The field of privacy has been, for a long time, the realm of lawyers and consultants who are responsible for developing and implementing privacy policies, handling contractual risks to data, managing privacy risk in business processes, and ensuring effective notice and publishing practices. However, privacy engineering has developed in order to effectively manage and govern how data is used in practical terms in the associated products and technologies. As a discipline, privacy engineering is relatively newer, with regulations such as the European Union's General Data protection Regulation (GDPR) mandates offering an incentive for organizations to implement privacy engineering policies and practices.
In this way, privacy engineering is often considered the technical side of the privacy profession, with privacy engineers working to ensure that privacy considerations are integrated into product design as they work as part of product teams, design teams, IT teams, security teams, and even perhaps as part of legal or compliance teams. Meanwhile, ISACA's publication Privacy in Practice 2021: Data Privacy Trends, Forecasts and Challenges notes that while boards of directors generally recognize the importance of strong privacy, especially in the face of hefty fines for violating privacy regulations and the harm of reputation associated with the publicity of these violations, the adoption of privacy practices is not as widespread as it is assumed it should be.
The report found, through a survey of more than 1,800 constituents, at least 52 percent of privacy professionals found their board of directors prioritized privacy, while nearly 50 percent of respondents said they had inadequate privacy budgets compared to only 34 percent of respondents who said their privacy budgets were adequately funded. A further 64 percent cited poor training or lack of training as a common privacy failure, 53 percent of respondents listed failure to perform a risk analysis, and 50 percent listed bad or nonexistent detection of personal information.
The foundational principles of the field of privacy engineering are often attributed to Dr. Ann Cavoukian, the former Information and Privacy Commissioner of Ontario, who in January 2011, published a pamphlet on the foundational principles of privacy engineering. These principles included a concept developed by Dr. Ann Cavoukian in the 1990s called Privacy by Design (PbD), meaning that privacy is a part of the design of a product or service.
These principles, also considered the foundational principles of Privacy by Design, include proactivity, privacy as default, embedded privacy, full functionality, end-to-end security, visibility and transparency, and respect for user privacy.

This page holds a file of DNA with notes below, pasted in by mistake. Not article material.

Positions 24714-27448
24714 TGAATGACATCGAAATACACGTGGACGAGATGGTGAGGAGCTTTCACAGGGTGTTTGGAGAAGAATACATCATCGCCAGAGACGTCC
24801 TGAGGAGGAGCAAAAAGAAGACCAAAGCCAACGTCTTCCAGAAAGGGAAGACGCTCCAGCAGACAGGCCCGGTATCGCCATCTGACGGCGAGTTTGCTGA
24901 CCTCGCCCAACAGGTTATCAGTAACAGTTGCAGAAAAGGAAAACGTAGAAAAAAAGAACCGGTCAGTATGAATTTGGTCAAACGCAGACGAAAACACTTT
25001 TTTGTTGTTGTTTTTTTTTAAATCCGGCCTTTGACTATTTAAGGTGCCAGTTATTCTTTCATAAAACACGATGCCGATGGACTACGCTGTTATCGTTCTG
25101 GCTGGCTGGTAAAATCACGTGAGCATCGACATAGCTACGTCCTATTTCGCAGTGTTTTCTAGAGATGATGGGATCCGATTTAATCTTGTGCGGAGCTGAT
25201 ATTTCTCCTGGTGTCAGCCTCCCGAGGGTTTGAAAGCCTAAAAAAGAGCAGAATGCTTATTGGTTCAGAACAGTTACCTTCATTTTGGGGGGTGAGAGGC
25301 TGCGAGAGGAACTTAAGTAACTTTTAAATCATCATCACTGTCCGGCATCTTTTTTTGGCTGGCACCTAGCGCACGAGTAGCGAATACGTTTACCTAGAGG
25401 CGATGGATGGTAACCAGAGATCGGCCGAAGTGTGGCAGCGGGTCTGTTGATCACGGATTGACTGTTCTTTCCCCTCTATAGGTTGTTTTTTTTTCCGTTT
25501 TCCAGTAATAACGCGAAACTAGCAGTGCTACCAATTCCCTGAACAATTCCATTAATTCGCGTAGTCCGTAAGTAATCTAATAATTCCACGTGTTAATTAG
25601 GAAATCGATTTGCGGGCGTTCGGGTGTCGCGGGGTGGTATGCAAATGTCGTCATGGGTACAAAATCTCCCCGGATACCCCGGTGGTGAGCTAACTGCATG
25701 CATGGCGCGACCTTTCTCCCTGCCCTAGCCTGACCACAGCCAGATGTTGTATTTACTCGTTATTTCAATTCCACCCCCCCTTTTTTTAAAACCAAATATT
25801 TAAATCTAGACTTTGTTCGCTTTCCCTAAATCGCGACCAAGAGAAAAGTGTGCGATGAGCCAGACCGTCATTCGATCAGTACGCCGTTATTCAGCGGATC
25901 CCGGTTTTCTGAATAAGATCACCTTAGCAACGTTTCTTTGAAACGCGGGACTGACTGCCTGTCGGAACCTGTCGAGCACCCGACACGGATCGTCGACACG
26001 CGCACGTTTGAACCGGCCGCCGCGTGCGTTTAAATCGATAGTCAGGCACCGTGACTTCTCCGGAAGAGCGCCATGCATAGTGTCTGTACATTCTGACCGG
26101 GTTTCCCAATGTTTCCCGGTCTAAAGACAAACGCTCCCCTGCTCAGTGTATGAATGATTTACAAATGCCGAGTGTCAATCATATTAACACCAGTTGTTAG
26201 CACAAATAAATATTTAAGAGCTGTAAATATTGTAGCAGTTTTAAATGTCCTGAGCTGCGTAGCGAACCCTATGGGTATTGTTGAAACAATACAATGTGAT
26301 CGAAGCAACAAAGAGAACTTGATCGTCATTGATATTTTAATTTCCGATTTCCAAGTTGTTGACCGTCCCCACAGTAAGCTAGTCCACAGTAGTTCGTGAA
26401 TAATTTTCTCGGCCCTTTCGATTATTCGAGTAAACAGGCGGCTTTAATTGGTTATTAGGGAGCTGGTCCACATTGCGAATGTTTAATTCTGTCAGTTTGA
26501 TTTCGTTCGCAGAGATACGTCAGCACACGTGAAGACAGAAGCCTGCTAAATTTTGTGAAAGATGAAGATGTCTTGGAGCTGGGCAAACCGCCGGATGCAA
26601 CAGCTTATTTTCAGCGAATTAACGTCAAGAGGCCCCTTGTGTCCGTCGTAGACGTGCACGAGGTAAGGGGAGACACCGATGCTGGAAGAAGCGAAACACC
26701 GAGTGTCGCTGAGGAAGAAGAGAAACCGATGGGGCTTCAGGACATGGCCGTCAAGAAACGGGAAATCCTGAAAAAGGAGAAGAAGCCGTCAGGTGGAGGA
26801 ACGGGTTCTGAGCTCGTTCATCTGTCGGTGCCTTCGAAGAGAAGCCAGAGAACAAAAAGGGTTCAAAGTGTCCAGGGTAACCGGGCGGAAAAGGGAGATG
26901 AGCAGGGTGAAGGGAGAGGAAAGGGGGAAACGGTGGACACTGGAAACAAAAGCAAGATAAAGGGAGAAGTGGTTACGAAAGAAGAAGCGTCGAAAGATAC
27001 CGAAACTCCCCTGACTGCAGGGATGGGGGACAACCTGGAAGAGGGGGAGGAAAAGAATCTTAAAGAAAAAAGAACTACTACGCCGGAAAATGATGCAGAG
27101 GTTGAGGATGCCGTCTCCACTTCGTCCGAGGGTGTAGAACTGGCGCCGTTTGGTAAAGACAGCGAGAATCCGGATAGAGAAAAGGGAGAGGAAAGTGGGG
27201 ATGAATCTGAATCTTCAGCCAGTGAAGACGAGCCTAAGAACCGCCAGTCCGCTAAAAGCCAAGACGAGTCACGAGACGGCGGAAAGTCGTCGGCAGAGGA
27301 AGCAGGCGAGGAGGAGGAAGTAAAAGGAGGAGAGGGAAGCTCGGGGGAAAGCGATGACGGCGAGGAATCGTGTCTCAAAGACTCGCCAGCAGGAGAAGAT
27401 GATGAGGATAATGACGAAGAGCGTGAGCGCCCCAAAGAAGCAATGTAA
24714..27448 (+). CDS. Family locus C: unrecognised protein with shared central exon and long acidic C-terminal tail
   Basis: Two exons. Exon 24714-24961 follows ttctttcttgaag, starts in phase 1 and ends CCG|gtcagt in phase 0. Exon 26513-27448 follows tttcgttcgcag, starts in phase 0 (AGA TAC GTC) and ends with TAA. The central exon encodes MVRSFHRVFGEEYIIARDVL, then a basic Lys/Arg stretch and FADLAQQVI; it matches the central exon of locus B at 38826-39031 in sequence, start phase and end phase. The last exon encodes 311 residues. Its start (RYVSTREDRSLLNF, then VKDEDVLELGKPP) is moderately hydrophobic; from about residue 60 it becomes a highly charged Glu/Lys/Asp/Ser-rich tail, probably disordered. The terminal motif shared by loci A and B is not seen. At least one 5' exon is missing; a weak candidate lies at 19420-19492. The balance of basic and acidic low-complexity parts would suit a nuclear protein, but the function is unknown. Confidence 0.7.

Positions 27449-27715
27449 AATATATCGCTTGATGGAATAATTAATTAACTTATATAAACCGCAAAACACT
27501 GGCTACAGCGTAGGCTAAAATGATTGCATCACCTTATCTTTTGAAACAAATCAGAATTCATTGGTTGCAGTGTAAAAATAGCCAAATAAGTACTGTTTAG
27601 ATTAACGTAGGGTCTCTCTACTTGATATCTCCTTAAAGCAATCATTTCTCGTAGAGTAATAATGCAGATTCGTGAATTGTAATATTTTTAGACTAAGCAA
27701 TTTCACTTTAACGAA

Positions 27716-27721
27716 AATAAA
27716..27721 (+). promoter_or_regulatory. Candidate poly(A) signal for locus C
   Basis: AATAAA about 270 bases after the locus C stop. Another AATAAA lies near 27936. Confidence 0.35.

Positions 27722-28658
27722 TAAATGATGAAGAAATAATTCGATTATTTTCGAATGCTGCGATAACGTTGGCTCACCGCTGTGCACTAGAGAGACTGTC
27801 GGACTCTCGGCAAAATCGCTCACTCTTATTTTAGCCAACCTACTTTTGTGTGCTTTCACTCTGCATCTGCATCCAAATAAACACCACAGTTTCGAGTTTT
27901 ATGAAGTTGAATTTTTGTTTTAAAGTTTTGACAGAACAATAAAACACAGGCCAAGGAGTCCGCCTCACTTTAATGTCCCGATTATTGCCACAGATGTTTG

In this approach, proactivity means being proactive and not reactive, or preventative and not remedial. This includes anticipating and preventing privacy invasive events before they happen, rather than waiting for these risks to materialize.
Privacy as default in this approach refers to the default rules of a given software or product is to keep the user's privacy; or that in the case of an individual doing nothing, their privacy is protected. This would keep the individual's privacy intact, rather than requiring action on the part of the individual to protect their privacy.
Embedded privacy in this approach means that privacy is part of the design and architecture of both IT systems and business practices, rather than a bolt-on as needed and after the fact.
In the Privacy by Design approach, full functionality means a positive-sum approach, rather than zero-sum design. A positive-sum approach is capable of accommodating all legitimate interests and objectives in a positive-sum, or a "win-win" manner. This would work to avoid false dichotomies, such as privacy versus security, but instead work to have both.
End-to-end security means embedding security and privacy throughout the entire lifecycle of the data involved, with strong security measures being part of the privacy from start to finish. This would also work to ensure that all data is securely retained and securely destroyed at the end of the process and in a timely fashion.
Visibility and transparency means working to assure all stakeholders that whatever business practice or technology is involved, it is operating according to stated promises and objectives, subject to independent verification. And the component parts and operations remain visible and transparent to users and providers alike.
Respect for user privacy means that all architects and operators work to keep the interests of the individual uppermost by offering such measures as strong privacy defaults, appropriate notice, and user-friendly options.
As laid out in the above principles, the paradigm of Privacy by Design has gained importance since its inclusion in privacy regulations, with the most notable being the European Union's General Data Protection Regulation (GDPR). With the principle of embedding privacy into the design of and architecture of an IT system, rather than integrating it as a separate component, PbD offers itself and principles as a solution to privacy concerns.